5 Lighting Rules Every Photographer Should Master

1/10/2022 ISO 1200 Magazine 0 Comments


So in today’s video John Gress wants to share with you five key lighting concepts that will help you understand lighting and help you to harness it’s power the next time you’re in the studio or on location. Hopefully, without any pretense and hopefully with the most simple language possible.

 
1. Size = Softness

The first law we’ll discuss today is size = softness. I have always heard it defined as the larger the light source is relative to your subject (basically how big it looks from their perspective) the softer it will be.



 The opposite is true as well. The smaller the light source looks to the model, the more crisp the shadows will appear.
 

So let's look at two portraits of the same model. One where the light source looked very small to the model, and one where it look rather large. If we look at the shadow from his nose in both images you’ll see that it's very sharp with the small light source and quite subtle with the large source.

2. Angle = Texture

Having your light at an angle to the subject will result in more shadows and therefore more texture than if it were head on

3. More Bouncing = less contrast
 
When light bounces around a room that light brightens the shadows and decreases contrast. This could either help to produce more dynamic range and more pleasing skin texture or if could prevent you from getting the crisp results you’re trying to create.


4. Inverse Square Law

(Doubling the distance eats up two stops of light. Or halfing the distance = 4x the light.)
You lose two f-stops worth of light every time you move a light twice as far away from the subject. This means that moving a light that’s close to your subject will have a bigger impact on exposure than it will if you move a light that is across the room a few feet. Once you understand this fall-off principal you can start to make all kinds of decisions when it comes to designing your set and your lighting setup. For instance. If your background is too dark and you only have one light, move it closer to your model or move everything closer to the background. If you’re using a v-flat to bounce your main light back into the shadows and your shadows are too dark, move the Vflat closer to the subject.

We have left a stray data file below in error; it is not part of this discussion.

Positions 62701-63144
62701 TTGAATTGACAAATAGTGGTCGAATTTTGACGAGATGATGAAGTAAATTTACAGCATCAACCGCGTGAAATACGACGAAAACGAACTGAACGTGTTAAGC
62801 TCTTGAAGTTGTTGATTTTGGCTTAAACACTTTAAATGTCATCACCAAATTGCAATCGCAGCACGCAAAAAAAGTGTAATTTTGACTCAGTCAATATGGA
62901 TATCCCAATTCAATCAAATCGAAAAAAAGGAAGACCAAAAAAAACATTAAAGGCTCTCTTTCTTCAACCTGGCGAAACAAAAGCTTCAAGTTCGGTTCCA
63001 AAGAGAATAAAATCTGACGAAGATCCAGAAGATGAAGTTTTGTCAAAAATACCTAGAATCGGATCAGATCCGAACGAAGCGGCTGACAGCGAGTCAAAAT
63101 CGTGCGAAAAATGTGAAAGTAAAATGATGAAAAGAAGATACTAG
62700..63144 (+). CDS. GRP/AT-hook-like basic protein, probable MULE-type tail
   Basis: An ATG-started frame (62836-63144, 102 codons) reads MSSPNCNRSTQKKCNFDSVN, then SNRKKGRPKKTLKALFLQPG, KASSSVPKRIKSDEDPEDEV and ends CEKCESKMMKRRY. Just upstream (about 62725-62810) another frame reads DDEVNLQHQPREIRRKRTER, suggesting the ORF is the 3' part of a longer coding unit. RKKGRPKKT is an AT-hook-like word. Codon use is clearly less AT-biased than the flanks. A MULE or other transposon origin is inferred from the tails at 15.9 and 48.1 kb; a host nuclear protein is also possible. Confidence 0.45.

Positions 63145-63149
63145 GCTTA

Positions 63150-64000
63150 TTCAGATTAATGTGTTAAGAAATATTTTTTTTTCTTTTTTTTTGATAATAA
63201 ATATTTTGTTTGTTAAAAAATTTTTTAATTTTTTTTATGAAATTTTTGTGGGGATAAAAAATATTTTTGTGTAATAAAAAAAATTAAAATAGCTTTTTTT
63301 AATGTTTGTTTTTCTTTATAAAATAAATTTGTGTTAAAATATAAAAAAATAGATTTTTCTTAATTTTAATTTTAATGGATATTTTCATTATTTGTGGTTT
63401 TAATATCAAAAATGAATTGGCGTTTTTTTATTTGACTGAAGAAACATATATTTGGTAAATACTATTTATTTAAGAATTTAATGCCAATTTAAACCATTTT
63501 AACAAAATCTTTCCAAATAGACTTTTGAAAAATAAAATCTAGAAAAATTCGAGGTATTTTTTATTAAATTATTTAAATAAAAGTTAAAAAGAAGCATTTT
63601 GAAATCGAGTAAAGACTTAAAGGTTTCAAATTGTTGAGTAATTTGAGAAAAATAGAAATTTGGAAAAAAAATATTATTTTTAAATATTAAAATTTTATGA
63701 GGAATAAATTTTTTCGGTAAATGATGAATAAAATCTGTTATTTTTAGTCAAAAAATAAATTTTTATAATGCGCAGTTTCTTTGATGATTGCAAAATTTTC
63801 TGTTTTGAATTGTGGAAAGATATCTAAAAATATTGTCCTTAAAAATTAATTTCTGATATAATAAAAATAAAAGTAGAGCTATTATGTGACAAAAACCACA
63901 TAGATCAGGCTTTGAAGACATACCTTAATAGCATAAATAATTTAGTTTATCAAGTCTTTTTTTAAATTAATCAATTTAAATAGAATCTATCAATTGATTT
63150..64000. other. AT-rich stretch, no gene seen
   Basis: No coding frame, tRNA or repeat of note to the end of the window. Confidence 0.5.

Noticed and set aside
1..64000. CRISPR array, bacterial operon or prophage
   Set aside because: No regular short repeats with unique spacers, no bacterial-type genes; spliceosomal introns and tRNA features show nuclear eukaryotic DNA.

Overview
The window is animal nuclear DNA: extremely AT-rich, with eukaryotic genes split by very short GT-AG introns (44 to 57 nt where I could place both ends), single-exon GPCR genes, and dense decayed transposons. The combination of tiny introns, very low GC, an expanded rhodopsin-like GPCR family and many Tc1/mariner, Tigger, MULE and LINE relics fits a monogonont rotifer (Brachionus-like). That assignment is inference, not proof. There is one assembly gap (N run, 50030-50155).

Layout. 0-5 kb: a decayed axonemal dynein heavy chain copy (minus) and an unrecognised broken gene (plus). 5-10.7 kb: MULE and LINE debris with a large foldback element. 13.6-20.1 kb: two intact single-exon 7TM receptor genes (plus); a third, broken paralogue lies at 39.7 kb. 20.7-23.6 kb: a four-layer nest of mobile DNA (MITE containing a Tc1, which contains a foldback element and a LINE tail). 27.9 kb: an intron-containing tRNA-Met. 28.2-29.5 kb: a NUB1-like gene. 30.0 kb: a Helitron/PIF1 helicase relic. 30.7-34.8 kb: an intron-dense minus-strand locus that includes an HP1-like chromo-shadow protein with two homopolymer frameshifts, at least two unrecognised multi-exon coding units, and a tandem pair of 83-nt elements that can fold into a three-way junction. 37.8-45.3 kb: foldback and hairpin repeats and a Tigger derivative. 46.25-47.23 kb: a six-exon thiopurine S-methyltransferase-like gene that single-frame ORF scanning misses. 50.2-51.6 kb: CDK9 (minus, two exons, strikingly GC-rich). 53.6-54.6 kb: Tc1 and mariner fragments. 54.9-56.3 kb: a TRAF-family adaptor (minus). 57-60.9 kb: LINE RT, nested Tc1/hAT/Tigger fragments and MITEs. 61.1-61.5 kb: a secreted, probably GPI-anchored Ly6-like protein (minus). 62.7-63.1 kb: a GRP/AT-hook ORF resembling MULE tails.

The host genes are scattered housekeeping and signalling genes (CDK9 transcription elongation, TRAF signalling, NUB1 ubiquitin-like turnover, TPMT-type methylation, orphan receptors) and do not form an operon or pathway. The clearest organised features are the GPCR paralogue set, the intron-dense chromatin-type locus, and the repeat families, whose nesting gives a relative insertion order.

5. Color Changes Mood

We associate sadness and cold with blue and happiness and warmth with yellow. So adding a little bit of color with gels to our scenes we can change the emotion of the shot.


 

About John Gress:

For over 20 years Chicago photographer & director John Gress has created stunning photography and videos for some of America’s largest companies and international media outlets.  His work has included national lifestyle advertising, portraits and videos for the beauty industry and action photography of professional athletes. Professional Photographer Magazine called Gress “one of the nation’s foremost experts on lighting.” Let's Get Connected: www.johngress.com | Twitter | Facebook | Instagram | To learn more about my online learning platform please visit  johngress.com/academy


Text, image and video via John Gress | Lighting Handbook: johngress.com/lightinghandbooks


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